Sunday, February 24, 2013

Poppy and Rye (Tales of Dimwood Forest #3) by Avi


Even though I have not been entirely captivated by this series, I am content to read more, mainly because the books are short and easy to read.

I think it's about time I give some props to Brian Floca, the illustrator for this series. His illustrations are delightful and endearing, and sometimes, just when I start to feel indifferent about the story, his illustrations pull me back in.

In this installment, Poppy embarks on a mission to find Ragweed's home and tell his parents what she knows about Ragweed. It's very touching, and we see how bold and brave Poppy is, to take on this difficult task, despite not knowing exactly how to go about doing it.

This book seems to be centered around emotional themes of love, jealousy, anger, etc. We see an example of sibling rivalry, explore the extent of Poppy and Ereth's friendship, discover the wonders of new love, and witness the various ways in which individuals deal with their feelings.

As in earlier books of this series, there are plenty of take-away lessons, if you like that sort of thing. "When you are feeling emotional, don't act rashly! You'll just get into trouble." "You might think that one individual may be too small and insignificant to make a difference, but when many individuals band together, they can become a force to be reckoned with." "Progress for progress's sake is not really progress at all." And, "Some people are bullies because they are so self-centered and egotistical that they just can't see beyond themselves."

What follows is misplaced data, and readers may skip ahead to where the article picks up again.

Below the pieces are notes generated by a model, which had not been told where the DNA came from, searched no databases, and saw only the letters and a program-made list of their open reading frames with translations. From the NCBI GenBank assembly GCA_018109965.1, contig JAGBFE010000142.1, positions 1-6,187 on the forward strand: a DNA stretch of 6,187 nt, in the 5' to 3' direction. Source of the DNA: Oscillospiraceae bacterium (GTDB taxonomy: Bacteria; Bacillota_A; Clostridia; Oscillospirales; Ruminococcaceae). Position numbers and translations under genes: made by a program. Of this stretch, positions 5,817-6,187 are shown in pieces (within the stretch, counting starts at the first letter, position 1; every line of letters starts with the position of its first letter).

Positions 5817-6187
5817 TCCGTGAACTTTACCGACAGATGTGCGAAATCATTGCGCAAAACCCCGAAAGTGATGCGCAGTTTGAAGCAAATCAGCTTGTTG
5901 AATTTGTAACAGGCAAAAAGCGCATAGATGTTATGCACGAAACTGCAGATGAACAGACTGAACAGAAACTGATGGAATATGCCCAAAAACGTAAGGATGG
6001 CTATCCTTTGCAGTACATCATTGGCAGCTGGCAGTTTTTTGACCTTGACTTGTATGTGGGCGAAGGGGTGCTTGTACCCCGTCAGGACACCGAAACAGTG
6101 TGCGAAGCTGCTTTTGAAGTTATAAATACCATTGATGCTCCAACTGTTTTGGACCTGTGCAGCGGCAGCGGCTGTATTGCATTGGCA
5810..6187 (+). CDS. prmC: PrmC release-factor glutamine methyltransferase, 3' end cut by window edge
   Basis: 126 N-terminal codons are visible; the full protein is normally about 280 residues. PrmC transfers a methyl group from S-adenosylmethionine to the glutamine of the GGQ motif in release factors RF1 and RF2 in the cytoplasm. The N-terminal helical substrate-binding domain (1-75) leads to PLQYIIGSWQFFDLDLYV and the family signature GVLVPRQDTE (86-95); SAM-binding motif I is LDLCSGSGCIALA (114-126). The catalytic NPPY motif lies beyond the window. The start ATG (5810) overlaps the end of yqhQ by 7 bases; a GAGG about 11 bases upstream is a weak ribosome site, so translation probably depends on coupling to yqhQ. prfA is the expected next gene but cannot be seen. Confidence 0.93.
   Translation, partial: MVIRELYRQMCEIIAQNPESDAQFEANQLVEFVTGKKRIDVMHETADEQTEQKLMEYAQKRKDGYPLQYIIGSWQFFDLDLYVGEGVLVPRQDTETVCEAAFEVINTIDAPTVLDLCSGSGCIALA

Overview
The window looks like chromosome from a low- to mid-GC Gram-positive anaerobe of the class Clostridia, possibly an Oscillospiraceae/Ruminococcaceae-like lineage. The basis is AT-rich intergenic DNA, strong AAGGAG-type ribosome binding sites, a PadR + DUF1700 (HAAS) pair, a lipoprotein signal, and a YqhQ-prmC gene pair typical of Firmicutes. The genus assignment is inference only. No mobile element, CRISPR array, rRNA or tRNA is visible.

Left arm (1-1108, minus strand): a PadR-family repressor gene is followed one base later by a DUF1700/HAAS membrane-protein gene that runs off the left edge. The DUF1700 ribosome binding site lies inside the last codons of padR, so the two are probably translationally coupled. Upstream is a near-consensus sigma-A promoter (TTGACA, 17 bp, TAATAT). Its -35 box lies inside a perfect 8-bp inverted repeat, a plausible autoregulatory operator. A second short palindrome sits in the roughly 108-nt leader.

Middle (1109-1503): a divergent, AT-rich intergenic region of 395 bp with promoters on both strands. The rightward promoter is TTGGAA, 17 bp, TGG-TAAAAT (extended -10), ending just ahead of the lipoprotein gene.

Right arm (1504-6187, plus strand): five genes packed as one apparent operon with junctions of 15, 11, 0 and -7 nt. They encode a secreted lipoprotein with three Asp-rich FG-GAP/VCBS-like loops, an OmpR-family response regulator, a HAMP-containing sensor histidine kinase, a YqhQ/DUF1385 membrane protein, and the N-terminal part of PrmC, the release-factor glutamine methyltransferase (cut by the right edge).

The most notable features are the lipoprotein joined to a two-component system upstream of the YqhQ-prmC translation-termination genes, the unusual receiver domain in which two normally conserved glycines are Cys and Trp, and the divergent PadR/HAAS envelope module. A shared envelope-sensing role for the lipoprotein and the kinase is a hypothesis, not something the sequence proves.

I think Ereth is a really entertaining character, and I'm rather fond of Thistle, too. I think I would enjoy reading more about her.

While this book did offer a good story and a satisfying resolution, I still felt disappointed several times along the way. It seemed to me that Rye running away to "prove himself" without any real plan only supported the idea that he was a pale version of Ragweed. We know that Poppy has a thing for taking on big ventures, but in this case, it seemed like such a shame that she was willing to risk the lives of Thistle and Curleydock, especially since, ultimately, they served no purpose on the mission. I was glad to see Rye taking charge when Poppy was scared of swimming, but my hopes were immediately dashed when events took an unexpected turn, and Rye did not get a chance to step up after all. I would have really liked to have seen Rye do something useful.

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